Case Result: Removing Conditions of Permanent Residence

DISCLAIMER: case results are not meant as legal advice or a guarantee as to any specific outcome.

I helped my client, a legal permanent resident (green card holder) from the Dominican Republic, to remove the conditions of her permanent residence.

A person receives a conditional permanent resident card if a marriage was less than two years old on the day the person became a permanent resident. My client had been admitted to the United States on an immigrant visa and received her two-year green card sometime after.

My client came to me because she had received a notice from the USCIS (United States and Citizenship Services) to appear for her “removal of conditions” interview. My client was very distressed for a few reasons:

  • She had only resided with her husband for less than a year;
  • She had been in a long-distance relationship with her husband for over 4 years;
  • The couple did not have much evidence to show evidence of communication between them; and
  • There was little evidence to indicate that they financially supported each other.

I cautioned my client about another “red flag” that might cause USCIS to question the relationship: the couple’s 20-year age difference. On top of that, the initial I-130 Petition for Alien Relative petition had been filed by an individual who was not a licensed attorney, and the evidence submitted by the attorney at that initial stage was minimal.  For those reason, the following stages of the process would likely draw extra scrutiny.

Fortunately, my client’s husband traveled from Puerto Rico, where he lived, to the United States to accompany her to the removal of conditions interview. We all met and developed a comprehensive plan to see my client’s case to a successful conclusion.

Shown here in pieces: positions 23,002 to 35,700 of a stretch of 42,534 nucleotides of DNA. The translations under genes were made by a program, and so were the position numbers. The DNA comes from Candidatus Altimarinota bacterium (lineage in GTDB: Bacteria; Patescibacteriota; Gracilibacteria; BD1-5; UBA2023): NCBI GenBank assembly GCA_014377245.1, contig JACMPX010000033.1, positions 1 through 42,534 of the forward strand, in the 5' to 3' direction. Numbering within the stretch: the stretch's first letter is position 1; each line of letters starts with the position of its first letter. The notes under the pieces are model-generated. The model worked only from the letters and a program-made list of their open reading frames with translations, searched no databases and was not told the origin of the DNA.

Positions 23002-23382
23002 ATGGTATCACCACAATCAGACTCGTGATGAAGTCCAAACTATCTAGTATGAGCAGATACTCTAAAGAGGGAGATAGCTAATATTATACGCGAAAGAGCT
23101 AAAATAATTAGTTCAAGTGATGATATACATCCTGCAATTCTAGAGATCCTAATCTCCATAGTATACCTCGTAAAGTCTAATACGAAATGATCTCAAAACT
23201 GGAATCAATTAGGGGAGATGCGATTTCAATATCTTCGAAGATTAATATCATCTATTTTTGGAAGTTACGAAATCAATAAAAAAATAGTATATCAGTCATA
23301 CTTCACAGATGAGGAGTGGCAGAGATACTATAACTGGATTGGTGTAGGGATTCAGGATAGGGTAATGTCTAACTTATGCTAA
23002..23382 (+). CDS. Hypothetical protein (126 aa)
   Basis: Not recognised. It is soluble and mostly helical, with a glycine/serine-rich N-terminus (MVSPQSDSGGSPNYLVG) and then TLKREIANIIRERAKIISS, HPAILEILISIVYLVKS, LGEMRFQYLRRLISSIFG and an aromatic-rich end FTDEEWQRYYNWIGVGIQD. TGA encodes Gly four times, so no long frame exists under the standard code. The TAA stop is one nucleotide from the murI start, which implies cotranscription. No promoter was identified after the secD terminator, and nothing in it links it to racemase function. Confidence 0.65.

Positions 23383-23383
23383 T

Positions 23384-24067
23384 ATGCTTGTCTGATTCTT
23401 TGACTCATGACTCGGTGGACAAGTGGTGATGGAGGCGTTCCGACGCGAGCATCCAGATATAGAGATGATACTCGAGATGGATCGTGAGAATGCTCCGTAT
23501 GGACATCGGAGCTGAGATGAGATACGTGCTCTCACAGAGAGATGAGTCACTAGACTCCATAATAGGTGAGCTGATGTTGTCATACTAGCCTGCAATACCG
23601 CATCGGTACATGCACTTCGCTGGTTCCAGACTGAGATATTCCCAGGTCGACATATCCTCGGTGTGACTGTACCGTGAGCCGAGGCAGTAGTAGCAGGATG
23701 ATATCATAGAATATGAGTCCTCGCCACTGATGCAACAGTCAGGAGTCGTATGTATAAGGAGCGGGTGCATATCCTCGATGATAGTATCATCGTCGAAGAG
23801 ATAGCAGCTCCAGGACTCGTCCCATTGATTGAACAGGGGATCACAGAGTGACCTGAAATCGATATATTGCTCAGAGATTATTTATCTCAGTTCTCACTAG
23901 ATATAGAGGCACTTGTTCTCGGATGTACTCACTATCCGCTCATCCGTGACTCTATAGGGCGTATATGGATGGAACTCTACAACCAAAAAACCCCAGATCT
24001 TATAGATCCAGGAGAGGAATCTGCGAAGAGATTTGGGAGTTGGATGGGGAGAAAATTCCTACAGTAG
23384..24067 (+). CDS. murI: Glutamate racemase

Our basic approach was as follows:

  • We drafted a detailed declaration describing the beginning, development, and current state of the marriage and romantic relationship between them;
  • We retrieved additional witness letters from colleagues, friends, and family members that described their love and legitimate commitment to each other;
  • We retrieved relevant text messages and phone call logs to show more clearly the existence and nature of the communication between them; and
  • We articulated the mature nature of their relationship and that the long-distance aspect of their relationship did lessen the legitimacy of their marriage.

In addition to the above, I developed a comprehensive list of questions – based on the evidence that we had compiled and that they had provided – that I strongly believed the officer was going to ask on the day of the interview. That was exactly what happened: The officer asked the couple 95% of the questions we had prepared for.  It is very easy for anxiety, surprise, or frustration to make a truthful answer sound shaky, which is why preparation is so important.

Our case was approved and my client was able to remove the conditions of her permanent residence and remain in the United States.

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